At 1151 GMT, the FTSEurofirst 300 index of top European shares was up 2.8% at 940.64 points, on track for its eighth day of gains in the last 10. The DJ Stoxx European basic resources index jumped 12.7%, tracking metal prices. Rio Tinto, Kazakhmys, Xstrata and Antofagasta recorded gains of 9-16%. Steelmaker ArcelorMittal jumped 16.6%, and a 5.8% rise in oil prices lifted BP, Total and Shell by 2.9-5.3%.
China approved a $586 billion government spending package and announced a shift to “moderately easy” monetary policy despite having already made three interest rate cuts since mid-September. “Governments clearly understand this is very serious and are working on two fronts: Keynesian, with fiscal stimulus, and Friedman with cutting interest rates and putting liquidity into the system,” said Philippe Gijsels, strategist at Fortis Bank, in Brussels.
Gijsels pointed out that US stocks rallied on Friday after the European close, despite weak US jobs data, which indicated that bad news was now factored into share prices. “This market is very much oversold, we have been very cautious on the markets since January .. the chances are very good for a bear market rally from now,” he said.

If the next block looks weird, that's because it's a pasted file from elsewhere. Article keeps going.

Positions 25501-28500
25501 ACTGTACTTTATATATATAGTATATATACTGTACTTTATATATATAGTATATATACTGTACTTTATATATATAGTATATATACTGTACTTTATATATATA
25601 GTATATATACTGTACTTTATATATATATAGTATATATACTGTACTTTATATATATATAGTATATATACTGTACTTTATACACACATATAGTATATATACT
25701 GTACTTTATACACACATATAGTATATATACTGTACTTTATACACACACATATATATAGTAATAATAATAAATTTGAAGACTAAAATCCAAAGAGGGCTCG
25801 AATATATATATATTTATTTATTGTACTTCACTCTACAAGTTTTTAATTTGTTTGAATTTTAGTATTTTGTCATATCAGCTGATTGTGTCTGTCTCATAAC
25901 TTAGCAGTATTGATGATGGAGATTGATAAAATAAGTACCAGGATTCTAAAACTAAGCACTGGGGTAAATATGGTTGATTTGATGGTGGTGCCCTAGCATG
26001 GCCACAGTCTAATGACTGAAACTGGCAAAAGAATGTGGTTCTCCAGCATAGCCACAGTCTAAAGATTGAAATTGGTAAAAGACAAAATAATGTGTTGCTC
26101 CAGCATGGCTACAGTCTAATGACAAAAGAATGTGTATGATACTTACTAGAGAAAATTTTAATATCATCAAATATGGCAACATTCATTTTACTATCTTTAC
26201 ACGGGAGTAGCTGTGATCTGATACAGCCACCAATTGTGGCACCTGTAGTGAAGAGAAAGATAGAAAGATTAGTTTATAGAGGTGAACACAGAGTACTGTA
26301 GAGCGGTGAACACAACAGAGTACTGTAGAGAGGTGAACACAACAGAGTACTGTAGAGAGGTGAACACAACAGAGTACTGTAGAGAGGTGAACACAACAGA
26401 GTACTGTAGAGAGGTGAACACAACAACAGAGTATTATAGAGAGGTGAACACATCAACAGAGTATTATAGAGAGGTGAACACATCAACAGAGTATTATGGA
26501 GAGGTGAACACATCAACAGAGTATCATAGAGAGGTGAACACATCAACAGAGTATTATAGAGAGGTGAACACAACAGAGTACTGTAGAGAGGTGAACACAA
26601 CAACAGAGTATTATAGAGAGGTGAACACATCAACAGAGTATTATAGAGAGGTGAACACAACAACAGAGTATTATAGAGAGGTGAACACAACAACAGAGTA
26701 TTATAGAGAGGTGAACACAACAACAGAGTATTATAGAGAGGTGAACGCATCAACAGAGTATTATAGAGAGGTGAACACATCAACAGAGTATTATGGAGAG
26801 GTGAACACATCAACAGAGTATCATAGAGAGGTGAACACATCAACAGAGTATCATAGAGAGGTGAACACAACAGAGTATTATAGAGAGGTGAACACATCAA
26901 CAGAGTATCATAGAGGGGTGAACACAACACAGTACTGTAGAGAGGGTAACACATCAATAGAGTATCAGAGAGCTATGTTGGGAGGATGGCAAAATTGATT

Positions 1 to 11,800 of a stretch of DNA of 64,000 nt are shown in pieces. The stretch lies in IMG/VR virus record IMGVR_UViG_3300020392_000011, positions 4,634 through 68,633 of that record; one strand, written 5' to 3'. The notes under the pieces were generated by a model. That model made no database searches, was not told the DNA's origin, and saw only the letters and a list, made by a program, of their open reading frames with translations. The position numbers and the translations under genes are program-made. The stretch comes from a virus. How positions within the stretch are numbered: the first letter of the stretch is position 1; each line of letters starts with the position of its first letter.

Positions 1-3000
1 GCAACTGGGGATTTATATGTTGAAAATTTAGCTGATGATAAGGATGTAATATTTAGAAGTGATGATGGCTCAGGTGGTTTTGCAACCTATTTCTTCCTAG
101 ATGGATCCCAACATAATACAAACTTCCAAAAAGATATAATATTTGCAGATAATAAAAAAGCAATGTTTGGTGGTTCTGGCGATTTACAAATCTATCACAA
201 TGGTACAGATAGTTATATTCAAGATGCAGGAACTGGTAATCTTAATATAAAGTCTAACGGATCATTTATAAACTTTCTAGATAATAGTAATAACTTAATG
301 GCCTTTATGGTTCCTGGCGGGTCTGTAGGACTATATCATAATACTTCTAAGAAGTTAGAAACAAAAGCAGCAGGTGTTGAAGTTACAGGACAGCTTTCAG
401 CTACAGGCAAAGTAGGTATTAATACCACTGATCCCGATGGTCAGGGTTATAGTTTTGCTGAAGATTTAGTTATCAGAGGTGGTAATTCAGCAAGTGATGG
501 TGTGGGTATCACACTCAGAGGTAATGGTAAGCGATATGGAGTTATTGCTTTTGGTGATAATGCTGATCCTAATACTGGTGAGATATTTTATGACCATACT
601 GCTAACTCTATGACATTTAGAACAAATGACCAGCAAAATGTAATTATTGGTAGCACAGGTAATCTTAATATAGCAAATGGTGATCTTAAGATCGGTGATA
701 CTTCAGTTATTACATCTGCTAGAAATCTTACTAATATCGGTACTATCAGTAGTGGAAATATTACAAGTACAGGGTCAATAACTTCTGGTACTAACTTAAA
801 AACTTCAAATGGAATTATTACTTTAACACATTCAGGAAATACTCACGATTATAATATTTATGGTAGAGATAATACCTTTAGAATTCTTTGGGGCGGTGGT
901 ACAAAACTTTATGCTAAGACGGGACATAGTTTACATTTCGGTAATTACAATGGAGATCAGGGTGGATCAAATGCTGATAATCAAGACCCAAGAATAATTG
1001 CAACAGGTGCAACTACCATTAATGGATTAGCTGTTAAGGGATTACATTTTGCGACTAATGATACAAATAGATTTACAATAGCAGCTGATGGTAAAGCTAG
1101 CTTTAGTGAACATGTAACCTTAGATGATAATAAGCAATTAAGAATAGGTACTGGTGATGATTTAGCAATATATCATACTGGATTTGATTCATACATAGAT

European shares have risen 15% over the past two weeks but are still down 38% this year, hammered by a credit crisis that piled up losses at top banks and slowed the economy. Around Europe, Britain’s FTSE was up 3%, Germany’s DAX up 3.4% and France’s CAC was 3.5% higher.
“Commodity stocks are rising, on the other hand you see that financial stocks are having further problems, so while there is a little hope for the economic scenario, we still come back to the same old problems,” said Hans-Juergen Delp, investment strategist at Commerzbank in Frankfurt. Santander fell 5.6% to €7.87 after it unveiled a surprise €7.2 billion rights issue at €4.5 a share.
Europe’s biggest insurer Allianz fell 1.6% after reporting worse-than-expected Q3 operating figures, and abandoning its operating earnings targets for this year and next. “Share prices are going to remain extremely volatile and we will continue in a bottoming-out phase -- we are a long way from reaching a correction upwards,” said Commerzbank’s Delp.
Markets should brace for poor economic data from the euro zone this week, Goldman Sachs economist Erik Nielsen warned in a note. “In the euro zone, this week will be dominated by GDP and industrial production data,” he said. “Fasten your seat belts - its going to be an unpleasant ride. Data released on Monday showed that Italian industrial output plunged 2.1% in September, the steepest fall in almost a decade, pointing to a recession which analysts said may prove deep and long lasting. (Reuters)